MLS Cup Final to Remain at Neutral-Site Stadium for 2010

Qwest Field in Seattle hosted the 2009 MLS Cup Final

Qwest Field in Seattle hosted the 2009 MLS Cup Final

With the announcement earlier today that MLS will hold the final of the 2010 MLS Cup Playoffs at a neutral site, it seems a good time to revisit the controversy of whether this is good for the league, the teams, and their fans. Since the league began in 1996, the Final has always been played at a stadium determined before the playoffs began. Twice in the league’s 14 year history did a participating team play the final in their home stadium — DC United defeated Colorado 2-1 at RFK Stadium in 1997 and New England lost to the Los Angeles Galaxy 1-0 at Gillette Stadium in 2002.

During the recent MLS Cup Final weekend in Seattle, Commissioner Don Garber was asked whether the league would switch to the final game being hosted by the team with the best playoff seeding — shouldn’t the higher seed earn some sort of advantage over their lesser opponent? The Commissioner replied that such a proposal was under consideration, but that no decision had been made for next season and beyond.

We got our answer today with MLS’s announcement that the Cup Final format would remain the same for 2010. In a statement from Garber, he explained the rational behind the decision. “We believe this format will provide an exciting environment for our fans while also allowing the necessary planning time for our key constituents. We will continue to assess the possibility of playing MLS Cup at the home stadium of the higher-seeded team in the future.”

Much of the debate in Seattle on the location of future finals was prior to the actual game taking place — a penalty-kick shootout victory by the eighth seeded Real Salt Lake over the second seeded Los Angeles Galaxy. The arguments in favor of a change in policy basically took on two themes. First, the better seeded finalist deserved an advantage over their lower seeded opponent due to their superior regular season form. Second, fans and supporters of the best team in the Cup Final should be rewarded with hosting the game close to home.

Both points are valid, but can be explained away by the current structure of the MLS Playoffs. The better seeds entering the playoffs get to host the conference championship games, giving their teams the home-field advantage they earn through success in the regular season. Their path to the Final is intended to be the most straightforward in this system. For the fans of the higher seeds, they get the chance to see their team at home in those conference championships.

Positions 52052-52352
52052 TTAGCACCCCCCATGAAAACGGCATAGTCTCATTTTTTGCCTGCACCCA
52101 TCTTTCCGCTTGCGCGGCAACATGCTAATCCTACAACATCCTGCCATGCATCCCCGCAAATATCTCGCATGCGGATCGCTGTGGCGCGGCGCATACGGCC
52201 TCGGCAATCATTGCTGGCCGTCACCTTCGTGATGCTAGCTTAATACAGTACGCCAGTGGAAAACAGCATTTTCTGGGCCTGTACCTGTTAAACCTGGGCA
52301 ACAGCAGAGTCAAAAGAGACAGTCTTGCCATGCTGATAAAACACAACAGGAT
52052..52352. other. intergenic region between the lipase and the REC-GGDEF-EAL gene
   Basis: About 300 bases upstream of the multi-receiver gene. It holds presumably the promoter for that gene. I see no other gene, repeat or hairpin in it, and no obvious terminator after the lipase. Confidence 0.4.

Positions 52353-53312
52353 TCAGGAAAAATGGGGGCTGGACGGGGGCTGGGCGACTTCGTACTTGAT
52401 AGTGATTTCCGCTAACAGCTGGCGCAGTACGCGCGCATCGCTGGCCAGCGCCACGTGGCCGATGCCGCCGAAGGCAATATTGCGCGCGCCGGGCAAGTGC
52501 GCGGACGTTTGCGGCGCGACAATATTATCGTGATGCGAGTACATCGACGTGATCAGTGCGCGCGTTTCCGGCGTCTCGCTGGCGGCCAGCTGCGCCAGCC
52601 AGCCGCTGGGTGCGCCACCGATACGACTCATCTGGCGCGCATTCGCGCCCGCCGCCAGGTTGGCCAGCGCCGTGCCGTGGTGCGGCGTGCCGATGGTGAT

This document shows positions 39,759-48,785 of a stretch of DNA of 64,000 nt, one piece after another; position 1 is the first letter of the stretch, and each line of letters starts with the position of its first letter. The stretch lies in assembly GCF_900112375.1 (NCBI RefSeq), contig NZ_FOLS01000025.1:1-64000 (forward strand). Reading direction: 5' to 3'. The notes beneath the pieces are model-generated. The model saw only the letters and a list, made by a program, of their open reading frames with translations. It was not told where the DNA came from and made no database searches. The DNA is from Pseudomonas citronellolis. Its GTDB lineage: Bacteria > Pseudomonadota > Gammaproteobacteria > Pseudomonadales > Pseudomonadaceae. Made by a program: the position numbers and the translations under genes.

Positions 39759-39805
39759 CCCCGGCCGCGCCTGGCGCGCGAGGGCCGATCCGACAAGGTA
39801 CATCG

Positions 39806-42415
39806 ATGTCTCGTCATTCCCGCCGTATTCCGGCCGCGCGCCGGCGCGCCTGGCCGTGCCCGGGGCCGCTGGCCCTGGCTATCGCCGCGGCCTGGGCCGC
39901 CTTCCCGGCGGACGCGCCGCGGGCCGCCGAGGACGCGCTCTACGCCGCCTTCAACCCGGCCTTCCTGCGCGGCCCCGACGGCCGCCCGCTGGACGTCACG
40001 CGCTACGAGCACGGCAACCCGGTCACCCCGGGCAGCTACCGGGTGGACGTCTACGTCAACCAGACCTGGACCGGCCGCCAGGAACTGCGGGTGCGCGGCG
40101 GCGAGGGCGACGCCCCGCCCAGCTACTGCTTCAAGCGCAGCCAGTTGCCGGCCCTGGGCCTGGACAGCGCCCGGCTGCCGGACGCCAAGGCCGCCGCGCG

Those that want to focus on the money side of the equation will point out that the two highest attendances for MLS Cup Final games were in 1997 and 2002 — both “home” games for participating clubs DC United and the New England Revolution. Mere circumstances lead to their hosting the championship, but that didn’t hurt the financial bottom-line for these two events. An MLS Cup record 61,316 attended the game in 2002, while RFK hosted 57,431 in 1997. Having a participating team host the Final sure seems to make financial sense now, doesn’t it?

Sure, if the hosting team can boast a quality stadium with a large attendance capacity, I’m sure MLS would love to have that occurrence every season. What happens if Kansas City (Community America Ballpark capacity = 10,385) or San Jose (Buck Shaw Stadium capacity = 10,300) finish with the highest seed in the playoffs — would the league allow their showcase game to be played in small, temporary stadiums? Nearby locations could be substituted, but that doesn’t seem to fit the rational for having them host the final in the first place.

For sports where the champion is determined by a series of games — baseball, basketball, hockey — it makes sense to let the better seeded team host more games. However, when the championship is settled in a winner-take-all single game format, a neutral-site location makes the most sense. Neither team is given a huge advantage over the other. This works for other soccer tournaments — FA Cup, UEFA Champions League — and the biggest sports final in the United States — The NFL’s Super Bowl. The distractions of a home-crowd disappear and the best team on the night emerges as champion. The best supporters for each club will continue to make the trek to see their team, providing an exciting environment for all in attendance.